Relentless Ledecky finally wins Tokyo gold in 1500m free
USA's Kathleen Ledecky celebrates after winning the final of the women's 1500m freestyle swimming event during the Tokyo 2020 Olympic Games at the Tokyo Aquatics Centre in Tokyo. AFP
Katie Ledecky shrugged off disappointment in the 200m freestyle on Wednesday by winning the gruelling 1500m just 75 minutes later, as the American finally claimed gold in Tokyo.
Ledecky succumbed again to Australian Ariarne Titmus in the 200m free yet recovered with a dominant swim in the mile, the 24-year-old completing a remarkable feat of physical and mental endurance at the Tokyo Aquatics Centre.
"I definitely wanted to get at least one gold here so I can finally check that box," said Ledecky.
After being pipped by Titmus to gold in the 400m free on Monday, Ledecky was always second-favourite to the Australian in the shorter 200m.
But Ledecky failed even to make the podium, a fifth-place finish her worst in an Olympic final, and she admitted it was difficult to recover.
"It was hard. I thought the better my 200 was, the better my mile was going to be, just from the adrenaline that I got from that," said Ledecky.
"Things didn't work out super-well there but my coach Greg (Meehan) just helped me try to use it to my advantage.
"We were hoping I would have an award ceremony to go to and we would be stressed about getting the warm-down so we just said, 'Hey we have a good chunk of 45 minutes to swim down and get my mind right'.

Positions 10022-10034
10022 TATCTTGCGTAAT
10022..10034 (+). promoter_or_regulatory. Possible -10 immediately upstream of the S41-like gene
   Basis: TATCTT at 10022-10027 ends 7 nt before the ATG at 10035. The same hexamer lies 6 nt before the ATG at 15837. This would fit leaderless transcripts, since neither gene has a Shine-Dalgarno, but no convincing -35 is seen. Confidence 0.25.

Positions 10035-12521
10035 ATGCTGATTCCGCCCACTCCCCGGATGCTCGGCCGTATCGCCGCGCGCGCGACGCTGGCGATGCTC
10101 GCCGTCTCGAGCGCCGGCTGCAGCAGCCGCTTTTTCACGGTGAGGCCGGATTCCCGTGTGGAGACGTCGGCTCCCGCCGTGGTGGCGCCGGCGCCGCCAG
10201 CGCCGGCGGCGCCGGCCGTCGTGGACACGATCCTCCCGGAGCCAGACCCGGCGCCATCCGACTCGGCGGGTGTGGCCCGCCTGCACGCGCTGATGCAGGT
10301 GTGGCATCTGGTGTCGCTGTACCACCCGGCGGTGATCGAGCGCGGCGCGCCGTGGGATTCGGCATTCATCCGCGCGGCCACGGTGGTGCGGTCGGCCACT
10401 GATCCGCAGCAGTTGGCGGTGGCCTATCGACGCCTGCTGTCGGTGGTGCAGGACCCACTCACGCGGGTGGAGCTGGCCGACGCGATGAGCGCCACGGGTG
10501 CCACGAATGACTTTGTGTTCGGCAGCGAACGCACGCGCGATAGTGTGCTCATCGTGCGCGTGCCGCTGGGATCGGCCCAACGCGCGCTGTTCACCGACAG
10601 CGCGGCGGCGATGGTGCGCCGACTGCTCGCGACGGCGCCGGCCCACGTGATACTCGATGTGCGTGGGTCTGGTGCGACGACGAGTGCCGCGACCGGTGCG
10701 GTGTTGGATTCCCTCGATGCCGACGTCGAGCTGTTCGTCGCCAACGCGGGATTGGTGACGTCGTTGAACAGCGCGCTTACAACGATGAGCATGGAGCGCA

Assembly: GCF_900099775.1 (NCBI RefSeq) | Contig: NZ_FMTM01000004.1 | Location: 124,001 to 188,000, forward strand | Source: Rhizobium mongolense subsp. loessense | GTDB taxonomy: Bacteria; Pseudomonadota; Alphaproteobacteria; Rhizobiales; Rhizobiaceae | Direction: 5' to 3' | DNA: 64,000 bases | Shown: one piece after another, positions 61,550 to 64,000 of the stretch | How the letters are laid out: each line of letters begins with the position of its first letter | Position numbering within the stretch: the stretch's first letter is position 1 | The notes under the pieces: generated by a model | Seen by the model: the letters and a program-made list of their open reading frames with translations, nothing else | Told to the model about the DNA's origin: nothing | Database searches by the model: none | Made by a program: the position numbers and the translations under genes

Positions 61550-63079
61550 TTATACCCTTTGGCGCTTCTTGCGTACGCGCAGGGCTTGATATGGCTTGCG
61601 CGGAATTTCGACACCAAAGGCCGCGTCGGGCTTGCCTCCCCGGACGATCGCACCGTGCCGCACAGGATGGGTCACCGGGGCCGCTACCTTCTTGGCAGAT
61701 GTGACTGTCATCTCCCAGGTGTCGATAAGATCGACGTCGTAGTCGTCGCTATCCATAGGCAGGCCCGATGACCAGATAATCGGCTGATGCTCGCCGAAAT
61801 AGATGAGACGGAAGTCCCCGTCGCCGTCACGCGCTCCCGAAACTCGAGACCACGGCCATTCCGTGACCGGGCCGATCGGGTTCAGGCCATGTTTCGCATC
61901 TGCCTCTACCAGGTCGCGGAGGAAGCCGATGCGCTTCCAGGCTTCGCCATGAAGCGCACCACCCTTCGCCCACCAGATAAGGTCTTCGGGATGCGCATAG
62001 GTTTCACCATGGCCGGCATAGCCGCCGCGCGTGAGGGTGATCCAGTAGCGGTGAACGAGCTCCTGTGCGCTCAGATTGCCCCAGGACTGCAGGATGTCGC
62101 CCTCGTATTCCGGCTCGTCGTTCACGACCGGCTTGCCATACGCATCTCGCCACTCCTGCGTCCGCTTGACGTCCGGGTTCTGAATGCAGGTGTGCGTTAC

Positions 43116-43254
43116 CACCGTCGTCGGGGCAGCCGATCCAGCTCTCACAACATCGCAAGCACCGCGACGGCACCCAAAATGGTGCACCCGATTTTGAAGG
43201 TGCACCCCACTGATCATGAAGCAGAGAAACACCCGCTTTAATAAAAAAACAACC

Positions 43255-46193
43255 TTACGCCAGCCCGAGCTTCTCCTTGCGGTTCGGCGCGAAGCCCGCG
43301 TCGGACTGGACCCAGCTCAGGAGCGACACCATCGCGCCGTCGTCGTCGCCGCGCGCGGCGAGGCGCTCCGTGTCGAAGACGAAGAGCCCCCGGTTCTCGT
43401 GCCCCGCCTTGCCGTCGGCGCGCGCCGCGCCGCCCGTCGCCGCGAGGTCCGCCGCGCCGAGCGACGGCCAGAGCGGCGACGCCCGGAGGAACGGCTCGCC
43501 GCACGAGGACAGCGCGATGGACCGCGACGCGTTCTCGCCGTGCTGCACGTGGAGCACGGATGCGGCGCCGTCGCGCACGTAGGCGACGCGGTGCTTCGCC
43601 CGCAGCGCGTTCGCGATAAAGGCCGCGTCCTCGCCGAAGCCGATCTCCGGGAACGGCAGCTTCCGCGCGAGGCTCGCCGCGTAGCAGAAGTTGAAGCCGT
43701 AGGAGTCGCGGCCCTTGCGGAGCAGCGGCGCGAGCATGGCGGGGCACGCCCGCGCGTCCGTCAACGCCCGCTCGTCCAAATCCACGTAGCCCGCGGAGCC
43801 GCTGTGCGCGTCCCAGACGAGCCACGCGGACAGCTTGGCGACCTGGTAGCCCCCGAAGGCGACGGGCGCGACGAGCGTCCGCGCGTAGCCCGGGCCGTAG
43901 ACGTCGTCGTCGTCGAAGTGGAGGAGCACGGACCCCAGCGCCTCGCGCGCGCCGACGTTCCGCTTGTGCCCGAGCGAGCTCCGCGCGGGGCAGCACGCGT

"I felt I was able to do that and still felt confident going into the mile."
It was an American one-two in the first women's 1500m freestyle at an Olympics as Ledecky clocked 15mins 37.34secs, ahead of teammate Erica Sullivan (15:41.41) and Germany's Sarah Kohler (15:42.91).
'Close to tears'
Ledecky was visibly emotional at the end as she embraced Sullivan over the rope before screaming towards her American support in the stands. She was on the brink of tears as she left the pool.
"I was close (to tears)," she said. "Just after the 200 I knew I had to turn the page very quickly. In the warm-down pool I was just thinking of my family and every stroke I was thinking of my grandparents.
"They're the toughest four people I know. That's what helped me get through that.
"It means a lot. I think people maybe feel bad for me because I'm not winning everything and whatever but I want people to be more concerned about other things in the world, people who are truly suffering.
"I'm just proud to bring home a gold medal for Team USA."
After winning four gold medals and a silver at the Rio Olympics, Ledecky has now collected one gold and a silver in Tokyo, with the 800m and potentially a relay still to go.
Ledecky was asked how she has coped with the pressure in Japan, after American gymnast Simone Biles withdrew from the women's team final on Tuesday, citing mental health issues.
"I feel like I handle the pressure," said Ledecky. "The biggest pressure I have is the pressure I put on myself and I think I've gotten past that over the years."
Ledecky's 1500m time was well outside her own world record 15:20.48 but it was still one of the fastest ever.
Yet Sullivan went close, with a powerful final 200m narrowing the gap, even if she said there was no chance of catching Ledecky.
"Catch her, no! Do you know who that girl is? Hell no," Sullivan said. "I didn't realise I got second... I was like, 'Oh wow, Katie must have done something really good', and then I looked up and I was like, 'Oh shoot, I did something really good!'"
The women's 1500m is one of three new events on the Olympic swimming programme this year, along with the men's 800m free, and the mixed 4x100m medley relay.